April 23, 2019
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Working in a laboratory, whether it’s a chemistry, medical, biological or geological lab, can be quite a rewarding and fulfilling career. Not only does it mean pursuing a profession in the veryfield that you’ve found your personal calling in, it also means clocking in every single day with the knowledge that you’re contributing something to the world at large. Essentially, working in a laboratory means you’re doing something that will be of benefit to others.

That said, it’s not all fun and games inside a lab. Just like with any other workplace, a laboratory offers unique challenges to lab workers, technicians, and scientists that call it their daily office. Failing to address these challenges adequately can lead tolost time and waste of financial resources—and sometimes, even health issues or injuries. So, if you’re someone who’s lucky enough to work in an actual lab, you’d better make sure that you’re prepared to tackle daily obstacles head on. In this article, we’ll introduce you to some of them.

Dealing with complicated, high-precision lab equipment

Any laboratory worth is salt is going to have its own share of high-tech lab equipment. These expensive and potentially complicated pieces of machinery are essential to any laboratory setting, as they provide lab personnel the accuracy and reliability that their experiments or tests require. Without them, it’d be quitechallenging for anyone working in a lab to get even a single experiment done properly, much less get the empirically based results they need. These include centrifuges, thermal cyclers, environmental chambers, sequencing instruments, bioreactors, liquid handling machines with precision stages, and many more.

Allowing the principal investigator (PI) to take all the credit

In a laboratory setting, the principal investigator is essentially the boss of the operation, i.e.the entire reason the laboratory is in business in the first place. Strictly speaking, the principal investigator is responsible for the preparation, administration, and performance of the research grant or the private/public service project that the laboratory is being used for.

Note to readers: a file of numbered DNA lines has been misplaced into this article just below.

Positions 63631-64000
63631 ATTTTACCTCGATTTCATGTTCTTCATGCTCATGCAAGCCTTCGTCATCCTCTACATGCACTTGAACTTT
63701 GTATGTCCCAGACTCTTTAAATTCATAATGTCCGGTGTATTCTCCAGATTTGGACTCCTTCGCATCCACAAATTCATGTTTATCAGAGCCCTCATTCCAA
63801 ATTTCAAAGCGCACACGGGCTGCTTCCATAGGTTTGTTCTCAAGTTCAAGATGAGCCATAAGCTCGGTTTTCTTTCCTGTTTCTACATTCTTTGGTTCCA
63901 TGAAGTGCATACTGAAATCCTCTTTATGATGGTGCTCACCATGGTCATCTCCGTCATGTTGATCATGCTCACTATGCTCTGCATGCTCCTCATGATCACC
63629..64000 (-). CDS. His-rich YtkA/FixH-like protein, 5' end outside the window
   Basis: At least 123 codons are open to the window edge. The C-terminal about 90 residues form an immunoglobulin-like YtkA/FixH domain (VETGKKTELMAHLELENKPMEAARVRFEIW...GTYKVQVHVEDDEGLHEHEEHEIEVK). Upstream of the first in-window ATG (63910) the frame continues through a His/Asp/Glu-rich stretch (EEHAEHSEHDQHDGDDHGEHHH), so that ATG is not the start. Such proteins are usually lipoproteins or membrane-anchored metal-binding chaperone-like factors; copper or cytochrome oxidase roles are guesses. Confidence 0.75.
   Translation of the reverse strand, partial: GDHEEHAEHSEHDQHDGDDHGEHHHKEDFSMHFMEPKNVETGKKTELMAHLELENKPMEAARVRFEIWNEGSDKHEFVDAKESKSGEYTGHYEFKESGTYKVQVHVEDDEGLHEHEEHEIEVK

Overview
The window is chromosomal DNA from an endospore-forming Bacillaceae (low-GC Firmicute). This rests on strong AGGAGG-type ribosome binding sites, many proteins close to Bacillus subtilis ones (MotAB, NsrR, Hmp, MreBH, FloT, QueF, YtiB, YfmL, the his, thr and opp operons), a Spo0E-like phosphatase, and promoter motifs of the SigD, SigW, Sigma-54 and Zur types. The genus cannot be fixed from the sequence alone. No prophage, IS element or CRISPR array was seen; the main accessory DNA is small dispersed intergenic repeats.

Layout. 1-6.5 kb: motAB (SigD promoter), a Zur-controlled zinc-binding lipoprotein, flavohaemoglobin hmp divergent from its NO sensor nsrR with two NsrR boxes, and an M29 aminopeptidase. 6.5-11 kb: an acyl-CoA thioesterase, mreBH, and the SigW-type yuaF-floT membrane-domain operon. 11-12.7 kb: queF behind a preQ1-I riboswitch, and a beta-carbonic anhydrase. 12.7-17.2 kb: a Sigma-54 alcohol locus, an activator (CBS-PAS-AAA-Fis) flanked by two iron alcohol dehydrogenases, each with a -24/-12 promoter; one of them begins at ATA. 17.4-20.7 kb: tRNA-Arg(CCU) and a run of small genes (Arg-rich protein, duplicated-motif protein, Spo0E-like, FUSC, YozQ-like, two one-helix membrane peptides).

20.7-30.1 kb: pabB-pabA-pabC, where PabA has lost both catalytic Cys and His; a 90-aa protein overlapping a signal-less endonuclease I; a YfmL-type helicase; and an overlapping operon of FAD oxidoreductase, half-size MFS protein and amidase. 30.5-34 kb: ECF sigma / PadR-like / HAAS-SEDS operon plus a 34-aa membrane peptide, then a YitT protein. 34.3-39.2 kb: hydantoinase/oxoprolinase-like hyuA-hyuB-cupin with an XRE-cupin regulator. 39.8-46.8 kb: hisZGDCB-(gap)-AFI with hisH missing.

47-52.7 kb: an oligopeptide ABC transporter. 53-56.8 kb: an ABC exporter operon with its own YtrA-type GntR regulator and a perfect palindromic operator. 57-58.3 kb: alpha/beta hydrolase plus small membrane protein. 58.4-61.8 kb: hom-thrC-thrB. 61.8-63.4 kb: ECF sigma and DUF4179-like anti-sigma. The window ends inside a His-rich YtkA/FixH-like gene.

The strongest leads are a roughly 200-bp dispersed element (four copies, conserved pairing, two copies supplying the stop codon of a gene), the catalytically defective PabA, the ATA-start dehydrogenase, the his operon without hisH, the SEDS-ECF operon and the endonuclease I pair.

What does this mean? Simply put, whatever discoveries or breakthroughs are found in the laboratory that the principal investigator presides over is credited immediately to that individual. It doesn’t matter who among the laboratory staff found it, it’s still credited to the principal investigator, whether the discovery was made by the lowest rank-and-file lab employee or the most senior technician.

Obviously, laboratory staff may find this completely unfair and galling, as somebody else is taking credit for their long hours of work, no matter how significant their contribution to the research effort or project. This could have a detrimental effect on their confidence, which in turn could seriously impact their work performance and productivity.

Managing an unpredictable schedule

Besides having to deal with delicate and expensive equipment, as well as glory-hound principal investigators, laboratory professionals also have to contend with being at the mercy of their experiments’ unpredictable timetables. The success of many experiments—no matter the field of study—often depend onconstant, round-the-clockmonitoring for long periods of time, or being present at a certain window of opportunity. A specific star being studied may only be visible via telescope during a specific time of night, for one. Certain petri dish samples may also need constant monitoring— otherwise the culture could die, which would then necessitate a costly do-over.

These variables and more make it challenging for a laboratory professional to keep any semblance of a regular schedule. This could then impact their personal and social lives, not to mention their stress levels and general health.

Handling dangerous machinery, chemicals, and biological specimens

Depending on the field of study or science they’re working in, a laboratory professional may also be required to handle equipment, substances, and even live animals or biological specimens that could prove to be dangerous if mishandled. These can include any of the following: radioactive or high-voltage equipment, venomous animals, corrosive substances, infectious agents, and more. Without the proper training to handle these things, as well as the right protective gear, a lab worker may find themselves on the receiving end of grievous injuries or worse.

Being patient with your work

Movies, television shows, and other forms of entertainment media have exposed everyone to the common trope of a scientist suddenly grabbing their printouts and then running for their immediate superior, shrieking all the while about how they’ve found the breakthrough of the century and with seemingly no effort or rush at all. While it’s clearly obvious that actual, factual science does take time, some laboratory personnel may find it difficult to manage their expectations with their work due to this false media conditioning, and thus get disgruntled or unduly stressed.

Working in a laboratory isn’t as easy as anyone thinks

A laboratory job may seem like a comfortable and even relaxed occupation, but don’t be fooled—it can be just as stressfulas any other profession, and it can even be hazardous to your health and wellbeing.

However, the fact remains that being a laboratory professional is still a rewarding and fulfilling one, simply because the work is largely for the benefit of mankind or even the environment. So, if you’re about to become a lab jockey yourself, then think of the above-mentioned challenges as simply obstacles to hop over your way, and not as insurmountable walls blocking your path. The world needs your valuable contributions, and you shouldn’t let simple annoyances hinder you, no matter how daunting they may seem at first.